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Champion suspension

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  • Other: Champion suspension

    I had a reply on another post mentioning the 51 had possibly better steering and suspension over the 50 model. Could someone help elaborate on that? I am looking to purchase a Starlight model and wondered if a 50 could be upgraded or just better off to go with a 51.

    Also, what additional significance did the 2 inch larger wheelbase on the 51 have over the 50? I did read that the Champion and the Commander shared this same wheelbase in 51.

    Thanks for any input,

  • #2
    The fifty Champion front suspension is a one-year only design. They made an awful lot of them, so it's not really an issue for most parts. Some people feel the '50 Champion front suspension is kind of fragile. One thing about it; it does not lend itself well to a V8 transplant. Fifty-one onward, the Champion and Commander cars shared most suspension parts other than springs and sway bars, so transplants are easier.

    Thing to remember is for 1950 and back, Champion and Commander were completely different cars, chassis-wise and drive train-wise. Some body and trim parts were shared, but many were not. From 1951 onward, Champions and Commanders shared most body and chassis parts, save for dashes and drive trains, putting Studebaker much closer to the Big 3 practice of having more or less standard cars with varying engine options.

    Nothing wrong with a '50 Champion if the front end is in good shape. Many, many people enjoy them.
    Gord Richmond, within Weasel range of the Alberta Badlands


    • #3
      Hi Brett, I am sorry I did not answer your other post this one:

      It is really quite hard to explain without the Studebaker Chassis Parts Catalog Pics to SEE the difference.

      I will try to simplify it for you. The 1950 Champion Suspension was kind of a stop gap design that only lasted one year, it was the first year that Studebaker moved away from the Planar Susp. which was a transverse leave spring.
      So it was the first coil spring design, it had a Idler arm to secure the right side steering and a strange dual rubber bushed Pitman Arm that required new bushings very often, it is high maintenance, has too many parts which cause lost motion in the system, and it is harder to find parts for a one year design and just not a great system.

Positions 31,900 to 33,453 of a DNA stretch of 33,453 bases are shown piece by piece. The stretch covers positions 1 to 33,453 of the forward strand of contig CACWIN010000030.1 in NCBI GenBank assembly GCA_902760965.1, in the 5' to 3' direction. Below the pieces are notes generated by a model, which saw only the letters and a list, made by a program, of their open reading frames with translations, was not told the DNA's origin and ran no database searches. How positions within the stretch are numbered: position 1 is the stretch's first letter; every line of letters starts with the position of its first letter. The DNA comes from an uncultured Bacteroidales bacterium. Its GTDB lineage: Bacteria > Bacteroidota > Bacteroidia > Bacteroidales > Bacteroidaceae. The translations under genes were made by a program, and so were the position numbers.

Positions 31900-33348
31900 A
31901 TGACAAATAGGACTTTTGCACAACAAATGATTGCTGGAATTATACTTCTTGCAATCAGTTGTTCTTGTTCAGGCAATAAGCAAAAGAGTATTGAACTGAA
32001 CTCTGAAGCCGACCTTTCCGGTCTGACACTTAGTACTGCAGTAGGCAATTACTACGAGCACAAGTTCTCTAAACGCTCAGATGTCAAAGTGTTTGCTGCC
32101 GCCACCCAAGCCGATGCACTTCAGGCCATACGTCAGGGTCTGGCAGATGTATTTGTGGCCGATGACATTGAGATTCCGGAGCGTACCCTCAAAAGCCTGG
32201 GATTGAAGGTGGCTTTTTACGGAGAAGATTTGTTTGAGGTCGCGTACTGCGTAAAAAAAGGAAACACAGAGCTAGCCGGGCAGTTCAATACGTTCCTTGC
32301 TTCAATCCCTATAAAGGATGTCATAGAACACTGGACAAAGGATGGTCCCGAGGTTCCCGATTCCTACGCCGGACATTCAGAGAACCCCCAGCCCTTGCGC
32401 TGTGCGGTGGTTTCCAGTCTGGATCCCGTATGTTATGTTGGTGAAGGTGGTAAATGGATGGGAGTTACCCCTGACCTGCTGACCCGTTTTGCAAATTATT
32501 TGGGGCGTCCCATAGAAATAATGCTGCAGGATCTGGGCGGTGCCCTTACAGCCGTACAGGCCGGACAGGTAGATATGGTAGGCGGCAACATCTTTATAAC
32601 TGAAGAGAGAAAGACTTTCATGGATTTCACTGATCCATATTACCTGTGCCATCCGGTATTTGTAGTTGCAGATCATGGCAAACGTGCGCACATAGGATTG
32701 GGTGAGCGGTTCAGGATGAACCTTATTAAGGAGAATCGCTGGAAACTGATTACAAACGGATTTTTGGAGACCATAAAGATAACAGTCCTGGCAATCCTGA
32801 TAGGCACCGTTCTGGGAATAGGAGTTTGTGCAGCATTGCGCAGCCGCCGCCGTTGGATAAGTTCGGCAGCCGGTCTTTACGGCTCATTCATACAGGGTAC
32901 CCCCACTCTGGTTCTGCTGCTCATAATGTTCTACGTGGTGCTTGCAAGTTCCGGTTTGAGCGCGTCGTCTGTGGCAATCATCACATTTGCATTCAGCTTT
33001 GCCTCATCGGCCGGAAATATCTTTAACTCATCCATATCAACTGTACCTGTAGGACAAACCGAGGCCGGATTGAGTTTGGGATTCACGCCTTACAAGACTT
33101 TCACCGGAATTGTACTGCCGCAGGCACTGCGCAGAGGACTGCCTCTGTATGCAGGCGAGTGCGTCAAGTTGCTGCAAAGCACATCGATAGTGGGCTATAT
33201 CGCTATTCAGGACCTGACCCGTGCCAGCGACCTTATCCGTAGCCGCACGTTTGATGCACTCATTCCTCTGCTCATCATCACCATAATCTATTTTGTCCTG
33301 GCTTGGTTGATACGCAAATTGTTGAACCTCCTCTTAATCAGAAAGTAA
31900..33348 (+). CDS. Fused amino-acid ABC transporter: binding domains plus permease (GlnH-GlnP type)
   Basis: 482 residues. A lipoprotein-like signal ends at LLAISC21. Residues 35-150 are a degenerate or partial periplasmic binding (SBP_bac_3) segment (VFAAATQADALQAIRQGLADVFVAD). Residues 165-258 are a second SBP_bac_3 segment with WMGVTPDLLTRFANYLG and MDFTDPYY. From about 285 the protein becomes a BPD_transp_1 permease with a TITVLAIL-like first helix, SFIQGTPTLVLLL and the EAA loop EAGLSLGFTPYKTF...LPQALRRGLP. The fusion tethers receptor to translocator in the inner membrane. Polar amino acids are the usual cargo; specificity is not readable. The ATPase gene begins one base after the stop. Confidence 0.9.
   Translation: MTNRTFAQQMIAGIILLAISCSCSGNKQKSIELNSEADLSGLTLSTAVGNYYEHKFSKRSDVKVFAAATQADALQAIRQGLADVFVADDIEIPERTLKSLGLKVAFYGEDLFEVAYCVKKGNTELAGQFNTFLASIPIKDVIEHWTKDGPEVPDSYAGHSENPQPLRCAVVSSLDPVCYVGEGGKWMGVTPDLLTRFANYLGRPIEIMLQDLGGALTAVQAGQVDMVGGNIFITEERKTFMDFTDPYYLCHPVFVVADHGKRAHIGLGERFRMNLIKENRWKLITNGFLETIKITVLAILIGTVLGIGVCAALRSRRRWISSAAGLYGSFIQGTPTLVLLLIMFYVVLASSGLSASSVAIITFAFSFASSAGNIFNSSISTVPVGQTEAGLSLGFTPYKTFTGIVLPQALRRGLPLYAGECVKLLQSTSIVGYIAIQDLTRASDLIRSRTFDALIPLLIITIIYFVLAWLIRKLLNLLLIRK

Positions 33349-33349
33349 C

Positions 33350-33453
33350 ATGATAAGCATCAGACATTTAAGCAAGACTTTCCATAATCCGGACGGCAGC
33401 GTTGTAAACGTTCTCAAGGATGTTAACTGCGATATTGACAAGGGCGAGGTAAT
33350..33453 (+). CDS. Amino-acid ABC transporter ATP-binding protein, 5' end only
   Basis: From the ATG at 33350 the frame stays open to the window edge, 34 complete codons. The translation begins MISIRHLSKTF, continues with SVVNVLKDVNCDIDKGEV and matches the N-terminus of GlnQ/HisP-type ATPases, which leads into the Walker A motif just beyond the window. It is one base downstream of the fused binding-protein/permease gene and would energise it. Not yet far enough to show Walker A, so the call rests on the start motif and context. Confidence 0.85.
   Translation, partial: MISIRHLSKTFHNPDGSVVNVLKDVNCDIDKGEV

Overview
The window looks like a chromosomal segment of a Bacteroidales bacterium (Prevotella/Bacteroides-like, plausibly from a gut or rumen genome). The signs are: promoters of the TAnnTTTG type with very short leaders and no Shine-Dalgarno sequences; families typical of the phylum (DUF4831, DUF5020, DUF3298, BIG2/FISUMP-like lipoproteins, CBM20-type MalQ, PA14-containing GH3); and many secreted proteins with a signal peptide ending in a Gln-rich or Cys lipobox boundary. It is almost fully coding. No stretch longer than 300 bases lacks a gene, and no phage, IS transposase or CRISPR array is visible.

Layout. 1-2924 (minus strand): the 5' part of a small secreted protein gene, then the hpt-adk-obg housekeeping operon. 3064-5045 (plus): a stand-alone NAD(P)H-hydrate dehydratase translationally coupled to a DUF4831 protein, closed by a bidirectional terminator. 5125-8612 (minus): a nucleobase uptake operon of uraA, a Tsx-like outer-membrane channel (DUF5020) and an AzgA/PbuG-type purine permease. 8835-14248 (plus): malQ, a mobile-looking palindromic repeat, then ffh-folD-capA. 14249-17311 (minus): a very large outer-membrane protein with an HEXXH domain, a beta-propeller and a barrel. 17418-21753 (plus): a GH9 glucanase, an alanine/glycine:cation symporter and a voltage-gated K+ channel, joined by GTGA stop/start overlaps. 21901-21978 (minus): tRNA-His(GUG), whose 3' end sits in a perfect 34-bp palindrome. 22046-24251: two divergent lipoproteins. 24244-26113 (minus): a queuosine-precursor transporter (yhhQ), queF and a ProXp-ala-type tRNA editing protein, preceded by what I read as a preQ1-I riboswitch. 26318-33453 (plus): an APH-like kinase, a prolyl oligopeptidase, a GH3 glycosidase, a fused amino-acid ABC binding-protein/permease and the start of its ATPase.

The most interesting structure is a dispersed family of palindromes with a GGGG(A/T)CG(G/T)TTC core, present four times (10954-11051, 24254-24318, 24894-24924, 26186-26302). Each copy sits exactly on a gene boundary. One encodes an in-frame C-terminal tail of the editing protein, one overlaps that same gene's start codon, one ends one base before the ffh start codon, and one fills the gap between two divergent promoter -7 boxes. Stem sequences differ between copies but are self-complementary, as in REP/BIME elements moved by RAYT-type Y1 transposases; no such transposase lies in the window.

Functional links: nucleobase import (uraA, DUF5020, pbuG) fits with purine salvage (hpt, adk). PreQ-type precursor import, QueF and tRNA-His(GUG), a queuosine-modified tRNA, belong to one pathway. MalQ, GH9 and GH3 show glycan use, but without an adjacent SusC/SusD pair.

For some reason a different Coil Spring design was done on the '50 Commander and it was quite a bit better.

      The design that replaced BOTH of them in 1951, (with only minor upgrades over the years) was good enough to be used on both Champion and Commander and all Sixes and Eights, also until the end of production in 1966.
      This is a much better, and durable Suspension and Steering system even used on 150 MPH plus Avantis.

      In summation, I am sure plenty of these being Studebaker's highest Production Year ever, have driven Millions of safe miles and would be fine for short trips to Car Shows, Parades and around town.
      Maybe it's just me, but I prefer the best, longest lasting, less maintenance Models I can get, so I have different Studebaker desires than 1950 Champions.
      Second Generation Stude Driver,
      Proud '54 Starliner Owner


      • #4
        I am new to Studebakers, and there are some very knowledgeable people on this forum. However, I have been researching this very subject prior to buying my 48 Champion Starlight coupe. I am doing a major project with my car, and I was primarily looking for the lightest weight version. In the 47-49 models, the Champion is several hundred pounds lighter, some of which is the bigger engine, but obviously the longer body was also part of it. Certainly the longer front end would have made our engine swap much easier.

        Thanks to Studerich for the summary, which answered a lot of my questions. There is nothing fundamentally wrong with dual A-arms and a transverse leaf spring, but the 47-49 suspension had really awful camber control because of the poor geometry of the upper A-arm. Of course the engineers in 1946 did not have the advantage of reading Carroll Smith's books, but it is surprising they did such a poor design job.

        In case you have not seen it, this seems like a good summary of the dimension and weight differences:
        Last edited by 48skyliner; 10-09-2013, 12:46 AM.
        Trying to build a 48 Studebaker for the 21st century.
        See more of my projects at


        • #5
          This is quite helpful. I appreciate the outstanding information. Thank you.



          • #6
            Although the 50 Commander is also a 1 year only, It was even superior to the 51-66 design. The solid bushings, Houdaille adjustable shocks last forever (almost) Still had the center point steering. No flexi frame (much deeper draw, and rigidity) Front AND rear anti sway bars. And as Rich breifly mentioned they too had coil springs. Most people think they were a left over of the planar design.....not so.
            Bez Auto Alchemy

            "Don't believe every internet quote" Abe Lincoln


            • #7
              Everything I heard prior to buying my car was that Studebaker really make the 50 Commanders nice and beefy all around. Champions are great but the upgraded parts are a big reason I went with a Commander...

              1950 Commander Starlight Coupe
              Regal Deluxe Trim
              Automatic transmission
              46k original miles, 4th Owner